Mental Health
CWLA endorsed the Mental Health Parity Act of 2007 by Senators Edward Kennedy (D-MA), Michael Enzi (R-WY), and Pete Domenici (R-NM). The legislation would require businesses with more than 50 workers to provide mental health coverage equal to coverage for other medical conditions.

Child Protection
CWLA endorsed Senator Christopher Dodd's (D-CT) Shaken Baby Syndrome Prevention Act during National Child Abuse Prevention Month in April. The bill would appropriate $10 million for FY 2008, and funds as necessary for FYs 2009-2011, to develop a public information campaign aimed at preventing Shaken Baby Syndrome (SBS).

Foster Care and Education
CWLA and other organizations issued a position statement on the education needs of children in foster care. As part of the reauthorization of the No Child Left Behind Act, CWLA sent a letter to Congress asking it to clarify language in the reauthorization of the McKinney-Vento Homeless Assistance Act, which includes provisions on the educational needs of children who are homeless or awaiting foster care.

The law is interpreted inconsistently among states because it is unclear as to whether children in foster care are covered under the law. The position paper makes several other recommendations on how to strengthen access to education for children in care.

CWLA joined many advocacy groups urging Congress to reauthorize the State Children's Health Insurance Program (SCHIP) and provide $60 billion in new federal funding for children's health over the next five years. That funding would allow states to enroll most uninsured children already eligible for Medicaid and SCHIP, and support coverage for more children.

CWLA signed onto a letter by the National Immigration Law Center urging Congress to support the Legal Immigrant Children's Health Improvement Act, granting states the option to cover pregnant women and children who have entered the country, lawfully since August 22, 1996. Current law bars this population from receiving SCHIP and Medicaid for five years.

CWLA and other organizations sent letters to the Centers for Medicare and Medicaid Services (CMS) urging them not to implement a proposed rule that would have greatly restricted Medicaid services to the child welfare population. The new rule would have significantly reduced public providers' already low reimbursement rates and squeeze state budgets.

The League signed onto a letter sponsored by the American Academy of Pediatrics urging Congress to provide an additional $10 million to the Centers for Disease Control and Prevention's National Center for Injury Prevention and Control to establish a consortia on the medical aspects of child abuse and neglect. The consortia would link an array of medical providers who are positioned to identify at-risk children and families and intervene before maltreatment occurs.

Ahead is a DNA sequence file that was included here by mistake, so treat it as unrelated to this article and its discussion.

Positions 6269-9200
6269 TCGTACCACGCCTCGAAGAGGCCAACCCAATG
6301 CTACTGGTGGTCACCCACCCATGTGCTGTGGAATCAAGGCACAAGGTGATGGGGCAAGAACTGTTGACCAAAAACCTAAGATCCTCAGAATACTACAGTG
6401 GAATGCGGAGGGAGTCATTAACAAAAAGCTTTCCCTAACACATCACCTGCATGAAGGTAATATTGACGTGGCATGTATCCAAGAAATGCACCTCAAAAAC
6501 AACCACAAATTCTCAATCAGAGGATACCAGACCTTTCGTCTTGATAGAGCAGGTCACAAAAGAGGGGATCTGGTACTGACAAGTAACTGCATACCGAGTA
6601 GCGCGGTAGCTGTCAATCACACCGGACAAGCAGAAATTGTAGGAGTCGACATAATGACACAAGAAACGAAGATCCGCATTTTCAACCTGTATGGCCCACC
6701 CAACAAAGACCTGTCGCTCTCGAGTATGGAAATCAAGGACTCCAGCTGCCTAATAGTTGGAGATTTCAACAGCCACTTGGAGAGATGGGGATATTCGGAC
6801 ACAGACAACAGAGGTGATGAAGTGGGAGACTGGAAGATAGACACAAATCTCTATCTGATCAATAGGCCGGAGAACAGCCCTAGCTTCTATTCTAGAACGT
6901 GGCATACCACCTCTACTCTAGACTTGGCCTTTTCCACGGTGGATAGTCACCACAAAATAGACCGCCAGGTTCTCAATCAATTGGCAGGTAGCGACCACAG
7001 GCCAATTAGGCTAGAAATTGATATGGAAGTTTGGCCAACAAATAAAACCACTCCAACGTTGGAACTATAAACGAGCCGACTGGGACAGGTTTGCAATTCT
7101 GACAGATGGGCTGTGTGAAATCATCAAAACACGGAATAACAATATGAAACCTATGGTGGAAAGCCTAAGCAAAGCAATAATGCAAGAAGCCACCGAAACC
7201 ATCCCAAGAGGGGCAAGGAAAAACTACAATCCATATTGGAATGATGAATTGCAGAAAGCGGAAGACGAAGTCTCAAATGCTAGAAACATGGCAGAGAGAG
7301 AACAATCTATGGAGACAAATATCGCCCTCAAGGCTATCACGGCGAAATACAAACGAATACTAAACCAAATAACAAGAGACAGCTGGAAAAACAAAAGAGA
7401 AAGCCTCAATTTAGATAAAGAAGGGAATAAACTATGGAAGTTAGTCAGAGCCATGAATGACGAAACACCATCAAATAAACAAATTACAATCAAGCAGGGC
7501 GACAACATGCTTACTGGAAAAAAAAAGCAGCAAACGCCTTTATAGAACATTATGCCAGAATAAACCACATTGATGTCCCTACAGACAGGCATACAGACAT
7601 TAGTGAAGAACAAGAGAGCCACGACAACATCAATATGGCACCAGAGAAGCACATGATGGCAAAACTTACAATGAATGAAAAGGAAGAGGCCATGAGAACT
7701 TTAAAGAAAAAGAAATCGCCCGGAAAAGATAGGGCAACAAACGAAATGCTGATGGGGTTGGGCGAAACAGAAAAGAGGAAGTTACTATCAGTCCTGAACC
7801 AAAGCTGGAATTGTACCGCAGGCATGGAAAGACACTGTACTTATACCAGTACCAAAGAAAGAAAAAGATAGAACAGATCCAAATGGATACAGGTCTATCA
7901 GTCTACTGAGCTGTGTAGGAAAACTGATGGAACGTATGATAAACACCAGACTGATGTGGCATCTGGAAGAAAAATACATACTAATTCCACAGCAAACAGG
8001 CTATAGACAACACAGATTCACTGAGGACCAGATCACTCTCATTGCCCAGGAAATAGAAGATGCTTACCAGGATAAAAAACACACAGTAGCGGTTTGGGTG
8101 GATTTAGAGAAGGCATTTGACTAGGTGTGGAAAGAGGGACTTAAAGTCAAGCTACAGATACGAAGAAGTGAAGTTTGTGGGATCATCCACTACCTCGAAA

To shed light on how federal policy influences health coverage for children in foster care, CWLA organized a Capitol Hill presentation in May that featured pediatrician David Rubin, Director of Research and Policy for the Safe Place: The Center for Child Protection and Health at the Children's Hospital of Philadelphia, and two foster moms as speakers.

Substance Abuse Prevention and Treatment
CWLA was among the signers of a letter requesting the House and Senate Appropriations Subcommittees on Labor, Health and Human Services, and Education to provide $1.9 billion for the Substance Abuse, Prevention, and Treatment Block Grant--the backbone of publicly funded substance abuse service systems. The block grant has been cut by some $20 million over the last three years. For FY 2008, the Bush Administration proposed only level funding.

Child Welfare Financing
CWLA joined seven other national organizations to unveil a proposal last spring for comprehensive reform of child welfare funding. Current Title IV-E eligibility requirements would be eliminated, funding would be extended to intervention and prevention services, and any effort to convert Title IV-E into a block grant would be rejected. The proposal also recommends Title IV-E coverage be extended to kinship and guardianship placements.

National Summit on America's Children
CWLA President and CEO Christine James-Brown represented CWLA at the bipartisan National Summit on America's Children, assembled by House Speaker Nancy Pelosi (D-CA) on May 22. The daylong Capitol Hill event convened national experts and academics on recent scientific findings and how they relate to early childhood development.

For the latest on CWLA's advocacy work, visit